(Taken from the “Ottaviani Intervention” accessible here)

(Source: adapted and shortened)

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Pope Francis: ‘Our Father’ is poorly translated

In a video series for Italian television network TV2000, Pope Francis said that “lead us not into temptation” is a poorly translated line of the Our Father.

“This is not a good translation,” the Pope said in the video, published Dec. 6. “I am the one who falls, it’s not (God) who pushes me toward temptation to see how I fall. A father doesn’t do this, a father helps us to get up right away.”

He noted that this line was recently re-translated in the French version of the prayer to read “do not let me fall into temptation.”

The Latin version of the prayer, the authoritative version in the Catholic Church, reads “ne nos inducas in tentationem.”

The Pope said that the one who leads people into temptation “is Satan; that is the work of Satan.” He said that the essence of that line in the prayer is like telling God: “when Satan leads me into temptation, please, give me your hand. Give me your hand.”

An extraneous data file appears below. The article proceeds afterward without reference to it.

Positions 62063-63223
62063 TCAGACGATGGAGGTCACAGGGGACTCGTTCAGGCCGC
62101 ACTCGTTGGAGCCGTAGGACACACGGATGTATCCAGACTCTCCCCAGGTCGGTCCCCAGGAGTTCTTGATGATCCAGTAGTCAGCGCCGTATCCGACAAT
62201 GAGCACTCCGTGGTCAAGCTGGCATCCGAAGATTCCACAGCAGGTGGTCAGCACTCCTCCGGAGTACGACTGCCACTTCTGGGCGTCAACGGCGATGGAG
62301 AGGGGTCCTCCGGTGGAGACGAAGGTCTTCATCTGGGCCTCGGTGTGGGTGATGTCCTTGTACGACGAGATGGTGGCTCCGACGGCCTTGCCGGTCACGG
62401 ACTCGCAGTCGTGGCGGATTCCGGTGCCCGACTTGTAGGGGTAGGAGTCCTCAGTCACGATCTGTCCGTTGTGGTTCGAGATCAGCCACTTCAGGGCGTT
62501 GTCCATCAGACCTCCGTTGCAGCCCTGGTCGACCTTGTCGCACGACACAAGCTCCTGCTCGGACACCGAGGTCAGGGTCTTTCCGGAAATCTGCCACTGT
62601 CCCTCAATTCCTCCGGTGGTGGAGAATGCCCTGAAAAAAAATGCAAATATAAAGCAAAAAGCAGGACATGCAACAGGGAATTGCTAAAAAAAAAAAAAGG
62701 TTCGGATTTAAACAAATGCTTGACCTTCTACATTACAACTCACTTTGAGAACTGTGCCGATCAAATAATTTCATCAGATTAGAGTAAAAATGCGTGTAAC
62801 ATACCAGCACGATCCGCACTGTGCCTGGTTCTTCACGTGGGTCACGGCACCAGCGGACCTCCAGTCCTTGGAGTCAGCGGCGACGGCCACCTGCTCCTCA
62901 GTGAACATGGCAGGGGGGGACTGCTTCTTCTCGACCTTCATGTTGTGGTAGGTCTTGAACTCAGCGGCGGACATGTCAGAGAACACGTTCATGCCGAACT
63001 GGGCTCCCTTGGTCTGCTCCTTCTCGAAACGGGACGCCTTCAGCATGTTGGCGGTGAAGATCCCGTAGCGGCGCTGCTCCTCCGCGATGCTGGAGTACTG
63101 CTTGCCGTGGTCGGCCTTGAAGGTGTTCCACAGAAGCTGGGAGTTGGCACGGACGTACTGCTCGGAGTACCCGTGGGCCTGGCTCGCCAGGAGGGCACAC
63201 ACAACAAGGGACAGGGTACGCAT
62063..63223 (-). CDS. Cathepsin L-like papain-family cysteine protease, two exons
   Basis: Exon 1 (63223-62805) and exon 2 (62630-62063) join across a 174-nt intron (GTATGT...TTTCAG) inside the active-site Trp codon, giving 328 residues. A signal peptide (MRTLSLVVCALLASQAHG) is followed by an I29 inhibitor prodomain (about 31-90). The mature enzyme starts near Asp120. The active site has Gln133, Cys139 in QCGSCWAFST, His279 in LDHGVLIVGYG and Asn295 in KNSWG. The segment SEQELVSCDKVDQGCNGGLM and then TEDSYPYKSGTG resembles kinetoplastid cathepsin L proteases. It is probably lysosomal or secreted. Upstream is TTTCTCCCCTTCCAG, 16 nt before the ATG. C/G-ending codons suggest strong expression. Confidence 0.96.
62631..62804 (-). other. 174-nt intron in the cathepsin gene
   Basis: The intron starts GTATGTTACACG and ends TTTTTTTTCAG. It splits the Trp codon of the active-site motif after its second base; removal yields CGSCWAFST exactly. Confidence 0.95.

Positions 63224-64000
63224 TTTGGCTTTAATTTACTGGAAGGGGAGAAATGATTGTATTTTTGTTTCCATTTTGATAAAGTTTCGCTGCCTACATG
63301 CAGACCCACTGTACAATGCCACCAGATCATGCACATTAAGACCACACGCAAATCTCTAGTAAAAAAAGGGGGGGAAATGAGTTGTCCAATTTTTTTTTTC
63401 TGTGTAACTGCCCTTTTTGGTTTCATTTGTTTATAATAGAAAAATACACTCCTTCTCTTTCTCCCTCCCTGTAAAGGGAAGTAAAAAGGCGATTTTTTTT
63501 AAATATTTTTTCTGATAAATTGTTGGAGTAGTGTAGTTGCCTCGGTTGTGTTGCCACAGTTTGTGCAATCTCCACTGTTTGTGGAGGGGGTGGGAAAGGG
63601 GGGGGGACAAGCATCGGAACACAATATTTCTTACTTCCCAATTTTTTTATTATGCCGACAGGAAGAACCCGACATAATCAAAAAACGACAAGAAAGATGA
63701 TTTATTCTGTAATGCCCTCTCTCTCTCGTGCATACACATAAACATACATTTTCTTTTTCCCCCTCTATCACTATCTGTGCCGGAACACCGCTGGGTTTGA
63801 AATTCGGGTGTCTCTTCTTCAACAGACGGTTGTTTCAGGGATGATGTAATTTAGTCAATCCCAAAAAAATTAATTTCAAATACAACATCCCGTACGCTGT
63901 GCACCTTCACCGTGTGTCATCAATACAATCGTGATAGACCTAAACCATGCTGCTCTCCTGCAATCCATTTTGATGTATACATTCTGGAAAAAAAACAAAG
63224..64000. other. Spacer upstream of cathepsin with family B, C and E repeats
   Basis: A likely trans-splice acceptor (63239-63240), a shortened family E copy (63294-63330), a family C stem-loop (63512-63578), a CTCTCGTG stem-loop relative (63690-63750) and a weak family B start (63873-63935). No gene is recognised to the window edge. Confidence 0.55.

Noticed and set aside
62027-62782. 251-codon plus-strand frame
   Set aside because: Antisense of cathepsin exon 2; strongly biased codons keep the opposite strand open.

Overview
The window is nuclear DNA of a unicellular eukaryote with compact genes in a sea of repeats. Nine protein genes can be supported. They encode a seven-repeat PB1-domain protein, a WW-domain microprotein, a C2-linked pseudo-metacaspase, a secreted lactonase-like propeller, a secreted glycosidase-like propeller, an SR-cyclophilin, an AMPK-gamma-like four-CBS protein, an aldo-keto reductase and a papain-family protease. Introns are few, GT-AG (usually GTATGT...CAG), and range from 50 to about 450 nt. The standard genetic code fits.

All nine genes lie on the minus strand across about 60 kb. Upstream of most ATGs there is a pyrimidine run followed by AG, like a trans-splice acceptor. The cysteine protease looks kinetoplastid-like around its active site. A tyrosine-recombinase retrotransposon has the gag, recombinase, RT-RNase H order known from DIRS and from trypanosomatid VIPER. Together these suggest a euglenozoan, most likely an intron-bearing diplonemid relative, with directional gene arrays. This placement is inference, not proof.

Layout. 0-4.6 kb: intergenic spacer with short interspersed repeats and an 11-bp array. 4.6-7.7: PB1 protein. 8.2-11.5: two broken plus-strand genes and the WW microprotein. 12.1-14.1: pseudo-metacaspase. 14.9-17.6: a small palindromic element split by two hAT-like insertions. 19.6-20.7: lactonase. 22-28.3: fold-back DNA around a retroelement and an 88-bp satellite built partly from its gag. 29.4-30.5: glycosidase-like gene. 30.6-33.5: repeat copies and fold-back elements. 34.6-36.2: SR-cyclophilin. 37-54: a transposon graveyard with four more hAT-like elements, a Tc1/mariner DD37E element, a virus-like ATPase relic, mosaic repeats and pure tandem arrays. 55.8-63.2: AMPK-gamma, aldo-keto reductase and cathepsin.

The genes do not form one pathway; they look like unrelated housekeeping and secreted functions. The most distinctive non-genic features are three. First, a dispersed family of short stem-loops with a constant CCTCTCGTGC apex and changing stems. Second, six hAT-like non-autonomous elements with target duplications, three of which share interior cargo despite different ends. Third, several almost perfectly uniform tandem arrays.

Just as Jesus gave Peter his hand to help him out of the water when he began to sink, the prayer also asks God to “give me your hand so that I don’t drown,” Pope Francis said.

The Pope made his comments in the seventh part of the “Our Father” television series being aired by Italian television network TV2000.

Filmed in collaboration with the Vatican’s Secretariat for Communications, the series consists of nine question-and-answer sessions with Pope Francis and Fr. Marco Pozza, a theologian and a prison chaplain in the northern Italian city of Padua.

In each of the sessions, Fr. Pozza asks the Pope about a different line in the Our Father prayer, and the Pope offers his insights. A preview of the series was presented at the Vatican’s Film Library by Msgr. Dario Edoardo Vigano, head of the Secretariat for Communications.

The show also led to the publication of a book titled “Our Father,” which was released by the Vatican Publishing House and Italian publisher Rizzoli Nov. 23, and is based on Pozza’s conversations with the Pope in the video series.